We received lots of calls and messages regarding a much publicised Coroners inquest into the death of a 31 year old Australian man following ‘marathon’ cosmetic surgical procedures in Malaysia.
People were interested in our view on what had happened, why it happened and what lessons we can take away from these tragic events.
If you haven’t seen the media coverage (here), a brief summary is that a 31 year old from Melbourne, Australia, paid more than USD$27,000 (AUD$35,000) to a medical travel agency for a cosmetic (plastic) surgery package in Kuala Lumpur, Malaysia in 2014. Two marathon surgeries at the clinic were undertaken in the space of five days including a 360 degree ‘tummy’ tuck (this surgery alone lasted between 8 to 10 hours), extensive liposuction, an upper eye lift, a chin tuck, a thigh lift, chest sculpting and lip filler.
The gentlemen flew home 5 days after surgery and less than 24 hours after returning home was found dead in his bedroom. So, let’s look at all the pieces.
Medical Travel Agents/Packages
Like going to see a financial advisor that works for a bank or walking into a Ford motor car dealer, when you choose to go a ‘tied’ service provider, your choices are always going to be more limited than they otherwise might be.
Is this a bad thing? Not necessarily – it just means that there is one more element on which you need to conduct detailed research. In addition to the usual information that you must seek out before selecting any doctor or clinic, you are also going to need to know things like: How and why did the Travel Agent select the doctor/clinic with which they have a relationship? Is there a commission being paid? What if you want to select an alternative clinic/doctor?
If the travel agent can demonstrate a sound basis and evidence for the selection of the medical service providers, then a medical travel agent can be a good option for many people.
Treatment Country, Facility & Doctor
It is not accurate to make generalisations about most countries health care providers; both the facilities and medico’s. There are some excellent clinics and surgeons in countries such as Malaysia and there are some terrible clinics and practices in places such as Australia and the USA. Of course the reverse is true as well!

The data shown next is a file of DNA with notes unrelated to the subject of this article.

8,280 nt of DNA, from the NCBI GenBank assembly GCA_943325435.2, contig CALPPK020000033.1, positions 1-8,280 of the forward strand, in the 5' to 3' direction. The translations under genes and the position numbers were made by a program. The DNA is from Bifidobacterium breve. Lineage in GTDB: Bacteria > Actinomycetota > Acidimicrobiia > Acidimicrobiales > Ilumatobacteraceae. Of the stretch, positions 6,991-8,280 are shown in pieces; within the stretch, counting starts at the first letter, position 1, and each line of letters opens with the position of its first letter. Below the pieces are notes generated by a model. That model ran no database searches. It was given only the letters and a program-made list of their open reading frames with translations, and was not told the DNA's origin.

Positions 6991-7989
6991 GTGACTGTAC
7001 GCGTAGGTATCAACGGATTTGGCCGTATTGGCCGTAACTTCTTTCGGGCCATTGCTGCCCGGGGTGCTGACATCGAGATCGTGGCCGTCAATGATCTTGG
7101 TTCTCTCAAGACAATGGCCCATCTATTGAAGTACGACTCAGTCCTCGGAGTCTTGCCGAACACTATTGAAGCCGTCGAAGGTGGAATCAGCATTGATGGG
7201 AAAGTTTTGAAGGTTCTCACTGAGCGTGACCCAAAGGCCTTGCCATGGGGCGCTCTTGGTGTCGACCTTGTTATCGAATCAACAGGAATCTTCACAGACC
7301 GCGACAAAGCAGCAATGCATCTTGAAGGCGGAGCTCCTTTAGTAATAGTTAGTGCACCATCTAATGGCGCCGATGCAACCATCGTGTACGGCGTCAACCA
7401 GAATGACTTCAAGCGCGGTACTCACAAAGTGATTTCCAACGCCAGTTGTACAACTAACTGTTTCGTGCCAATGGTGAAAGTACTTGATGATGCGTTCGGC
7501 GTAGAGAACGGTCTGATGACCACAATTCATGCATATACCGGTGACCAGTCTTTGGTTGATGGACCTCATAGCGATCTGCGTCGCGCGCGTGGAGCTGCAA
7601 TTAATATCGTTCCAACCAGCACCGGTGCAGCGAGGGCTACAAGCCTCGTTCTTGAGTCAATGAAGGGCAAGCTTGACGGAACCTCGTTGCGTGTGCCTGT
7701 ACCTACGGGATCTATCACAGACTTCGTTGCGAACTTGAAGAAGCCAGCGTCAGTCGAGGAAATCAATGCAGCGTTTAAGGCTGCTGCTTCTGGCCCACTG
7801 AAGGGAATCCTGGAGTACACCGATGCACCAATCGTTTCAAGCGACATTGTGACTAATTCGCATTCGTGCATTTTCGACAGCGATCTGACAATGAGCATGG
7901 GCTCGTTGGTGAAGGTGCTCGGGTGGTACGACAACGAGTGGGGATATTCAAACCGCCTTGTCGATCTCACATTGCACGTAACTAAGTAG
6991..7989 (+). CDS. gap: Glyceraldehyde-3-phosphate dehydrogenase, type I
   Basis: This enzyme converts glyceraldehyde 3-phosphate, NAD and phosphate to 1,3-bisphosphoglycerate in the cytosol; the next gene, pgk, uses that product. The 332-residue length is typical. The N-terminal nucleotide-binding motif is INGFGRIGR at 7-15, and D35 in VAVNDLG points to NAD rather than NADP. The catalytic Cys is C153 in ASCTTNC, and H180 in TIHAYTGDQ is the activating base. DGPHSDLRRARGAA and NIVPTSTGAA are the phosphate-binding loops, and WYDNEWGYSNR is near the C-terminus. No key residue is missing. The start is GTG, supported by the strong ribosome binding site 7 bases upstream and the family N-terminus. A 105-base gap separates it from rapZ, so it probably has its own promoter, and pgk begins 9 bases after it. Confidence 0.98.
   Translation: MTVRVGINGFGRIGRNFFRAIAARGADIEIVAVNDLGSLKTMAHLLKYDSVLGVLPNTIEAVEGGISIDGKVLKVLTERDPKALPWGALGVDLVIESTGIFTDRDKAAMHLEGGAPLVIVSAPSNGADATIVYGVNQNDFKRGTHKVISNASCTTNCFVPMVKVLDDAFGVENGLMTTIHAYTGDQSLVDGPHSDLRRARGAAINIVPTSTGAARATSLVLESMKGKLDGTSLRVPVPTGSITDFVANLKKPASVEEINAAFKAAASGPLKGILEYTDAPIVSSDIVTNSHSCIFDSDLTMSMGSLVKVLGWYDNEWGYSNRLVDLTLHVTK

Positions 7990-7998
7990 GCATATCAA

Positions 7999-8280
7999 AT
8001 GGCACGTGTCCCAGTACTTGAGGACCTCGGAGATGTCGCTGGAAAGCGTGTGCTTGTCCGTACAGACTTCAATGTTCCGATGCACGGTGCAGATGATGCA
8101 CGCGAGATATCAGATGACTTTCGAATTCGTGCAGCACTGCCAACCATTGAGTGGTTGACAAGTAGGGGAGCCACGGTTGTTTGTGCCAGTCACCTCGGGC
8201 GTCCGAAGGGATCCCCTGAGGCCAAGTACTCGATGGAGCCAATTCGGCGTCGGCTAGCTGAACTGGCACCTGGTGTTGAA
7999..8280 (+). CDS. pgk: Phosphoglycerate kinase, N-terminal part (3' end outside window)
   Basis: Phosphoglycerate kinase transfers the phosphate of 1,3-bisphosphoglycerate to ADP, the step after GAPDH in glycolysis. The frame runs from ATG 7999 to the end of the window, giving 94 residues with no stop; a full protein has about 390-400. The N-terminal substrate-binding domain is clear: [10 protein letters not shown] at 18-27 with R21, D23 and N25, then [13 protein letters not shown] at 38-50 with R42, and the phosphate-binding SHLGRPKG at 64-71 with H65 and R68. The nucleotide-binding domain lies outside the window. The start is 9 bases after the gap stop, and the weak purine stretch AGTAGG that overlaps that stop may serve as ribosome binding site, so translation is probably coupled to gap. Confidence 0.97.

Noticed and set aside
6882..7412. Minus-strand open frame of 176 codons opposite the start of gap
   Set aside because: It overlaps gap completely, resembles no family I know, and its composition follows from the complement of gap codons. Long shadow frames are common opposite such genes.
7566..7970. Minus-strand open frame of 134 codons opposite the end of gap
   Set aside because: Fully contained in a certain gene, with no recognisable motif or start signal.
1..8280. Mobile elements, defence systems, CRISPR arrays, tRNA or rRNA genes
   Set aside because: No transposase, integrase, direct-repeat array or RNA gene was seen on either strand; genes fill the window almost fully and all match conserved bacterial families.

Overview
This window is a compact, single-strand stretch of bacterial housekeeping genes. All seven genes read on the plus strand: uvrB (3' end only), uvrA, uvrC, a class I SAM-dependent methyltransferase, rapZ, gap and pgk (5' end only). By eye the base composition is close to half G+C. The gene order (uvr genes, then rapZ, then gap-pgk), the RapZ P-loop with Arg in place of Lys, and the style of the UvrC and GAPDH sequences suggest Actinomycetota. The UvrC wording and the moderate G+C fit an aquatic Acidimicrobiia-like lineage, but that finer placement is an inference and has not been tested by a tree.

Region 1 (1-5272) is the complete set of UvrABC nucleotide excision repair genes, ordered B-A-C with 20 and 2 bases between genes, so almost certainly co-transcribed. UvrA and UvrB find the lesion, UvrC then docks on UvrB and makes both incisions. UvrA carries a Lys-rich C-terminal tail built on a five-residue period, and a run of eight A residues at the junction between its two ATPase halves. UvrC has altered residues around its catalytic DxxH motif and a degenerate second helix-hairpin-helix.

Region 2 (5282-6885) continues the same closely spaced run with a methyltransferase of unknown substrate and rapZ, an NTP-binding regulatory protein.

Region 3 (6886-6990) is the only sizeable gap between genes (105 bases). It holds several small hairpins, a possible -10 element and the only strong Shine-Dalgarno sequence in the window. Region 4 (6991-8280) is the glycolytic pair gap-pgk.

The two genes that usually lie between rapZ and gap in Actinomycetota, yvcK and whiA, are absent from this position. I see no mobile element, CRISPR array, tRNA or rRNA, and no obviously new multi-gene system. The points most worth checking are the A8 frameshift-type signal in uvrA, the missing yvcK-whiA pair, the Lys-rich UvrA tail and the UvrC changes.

Different countries do have different standards of care. Although there are international standards, if the clinic or hospital at which you are having treatment does not have third party accreditation then you will have to do the research leg work yourself. In the absence of accreditation, find out how the processes and procedures of the clinic you are considering compare to the best practice guidelines of a jurisdiction you would regard as providing care of the quality that you would like to receive.
Almost 1 million people a year choose to travel to Malaysia to seek medical treatment. In this case, the surgeon who carried out the procedures gained his medical degree in 1988 from the University of Melbourne (Australia) and his post graduate degree from the Royal College of Surgeons in Edinburgh (Scotland). On paper, his credentials are excellent from both a qualification and experience perspective.
What you need to know:
- Research is key. There are many very well qualified surgeons and well run clinics and hospitals all around the world – most likely including in your home town. Take the time to understand the qualifications, experience and patient outcomes achieved by your proposed doctor – and very importantly – the practices and procedures of any clinic that you are considering using and compare them to other clinics around the world.